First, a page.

A single CPU is not sufficient for handling network interruptions. Therefore, you should route NIC interruptions in the ECS instances to different CPUs. Results of network PPS and bandwidth tests show that a solution that uses two queues instead of one queue can enhance network performance by 50% to 100%. A solution that uses four queues can bring further significant increases in network performance.

ECS instance types supporting multi-queue

See Instance type families to find instance types supporting multi-queue and the number of queues that are supported.

Images supporting multi-queue

The following public images officially provided by Alibaba Cloud support multi-queue:

Note
Whether an image supports multi-queue is not related to the memory address width of the operating system.
  • CentOS 6.8/6.9/7.2/7.3/7.4
  • Ubuntu 14.04/16.04
  • Debian 8.9
  • SUSE Linux Enterprise Server 12 SP1
  • Windows 2012 R2 and Windows 2016: You may be invited to test this feature in the future.

The SUSE Linux Enterprise Server 12 SP2 edition will be available soon.

Configure multi-queue support for NICs on a Linux ECS instance

We recommend that you use one of the latest Linux distributions, such as CentOS 7.2, to configure multi-queue for the NICs.

Here we take CentOS 7.2 as an example to illustrate how to configure multi-queue for the NIC. In this example, we want to configure two queues, and the NIC name is eth0.

  • To check whether the NIC supports multi-queue, run the command: ethtool -l eth0.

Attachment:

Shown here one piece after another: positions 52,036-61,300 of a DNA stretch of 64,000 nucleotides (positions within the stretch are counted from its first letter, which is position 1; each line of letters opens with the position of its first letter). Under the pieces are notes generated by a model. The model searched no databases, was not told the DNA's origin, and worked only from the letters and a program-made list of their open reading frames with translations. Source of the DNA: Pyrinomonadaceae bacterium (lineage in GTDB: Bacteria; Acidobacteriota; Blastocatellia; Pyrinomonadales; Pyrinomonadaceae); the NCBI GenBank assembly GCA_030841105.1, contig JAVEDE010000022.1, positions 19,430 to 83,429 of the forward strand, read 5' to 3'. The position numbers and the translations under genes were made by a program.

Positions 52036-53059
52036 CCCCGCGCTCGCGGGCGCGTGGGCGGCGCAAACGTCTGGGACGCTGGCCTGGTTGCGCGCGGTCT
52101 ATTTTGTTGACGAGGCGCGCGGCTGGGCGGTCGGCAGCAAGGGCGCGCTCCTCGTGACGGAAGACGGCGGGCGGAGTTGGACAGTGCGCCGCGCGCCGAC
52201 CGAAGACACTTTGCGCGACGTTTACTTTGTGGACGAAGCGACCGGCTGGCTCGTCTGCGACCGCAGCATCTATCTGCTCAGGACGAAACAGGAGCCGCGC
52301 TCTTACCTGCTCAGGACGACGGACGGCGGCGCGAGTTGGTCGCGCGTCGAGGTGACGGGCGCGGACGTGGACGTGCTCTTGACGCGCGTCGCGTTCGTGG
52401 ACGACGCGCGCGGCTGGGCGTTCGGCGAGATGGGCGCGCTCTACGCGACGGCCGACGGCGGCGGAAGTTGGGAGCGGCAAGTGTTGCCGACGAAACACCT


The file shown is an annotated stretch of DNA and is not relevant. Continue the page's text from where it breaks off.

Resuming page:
• To enable multi-queue for the NIC, run the command: ethtool -L eth0 combined 2.

  • If you are using more than one NIC, configure each NIC.

    
        [root@localhost ~]# ethtool -l eth0
        Channel parameters for eth0:
        Pre-set maximums:
        RX: 0
        TX: 0
        Other: 0
        Combined: 2 # This line indicates that a maximum of two queues can be configured
        Current hardware settings:
        RX: 0
        TX: 0
        Other: 0
        Combined: 1 #It indicates that one queue is currently taking effect
        [root@localhost ~]# ethtool -L eth0 combined 2 # It sets eth0 to use two queues currently
  • We recommend that you enable the irqbalance service so that the system can automatically adjust the allocation of the NIC interrupts on multiple CPU cores. Run the command: systemctl start irqbalance (this feature is enabled by default in CentOS 7.2).

  • If the network performance is not improved as expected after the multi-queue feature is enabled, you can enable the RPS feature. See the following Shell script.

    
        #!/bin/bash
        cpu_num=$(grep -c processor /proc/cpuinfo)
        quotient=$((cpu_num/8))
        if [ $quotient -gt 2 ]; then
            quotient=2
        elif [ $quotient -lt 1 ]; then
            quotient=1
        fi
        for i in $(seq $quotient)
        do
            cpuset="${cpuset}f"
        done
        for rps_file in $(ls /sys/class/net/eth*/queues/rx-*/rps_cpus)
        do
            echo $cpuset > $rps_file
        done

Configure multi-queue support for NICs on a Windows ECS instance

Note
We are inviting Windows users to test the performance improvement. Windows systems see improved network performance after using multi-queue for NICs, but the improvement is not as much as for Linux systems.

If you are using a Windows instance, you must install the driver to use the multi-queue feature for NICs.

To install the driver for Windows systems, follow these steps:

  1. Open a ticket to request and download the driver installation package.
  2. Unzip the driver installation package. For Windows 2012/2016 systems, use the driver in the Win8/amd64 folder.
  3. Upgrade the NIC driver:
    1. Select Device Manager > Network adapters.
    2. Right click Red Hat VirtIO Ethernet Adapter and select Update Driver.
    3. Select the Win8/admin64 directory of the driver directory that you have unzipped, and update the driver.
  4. Recommended: Restart the Windows system after the driver is upgraded.

The multi-queue feature for NICs is now ready to use.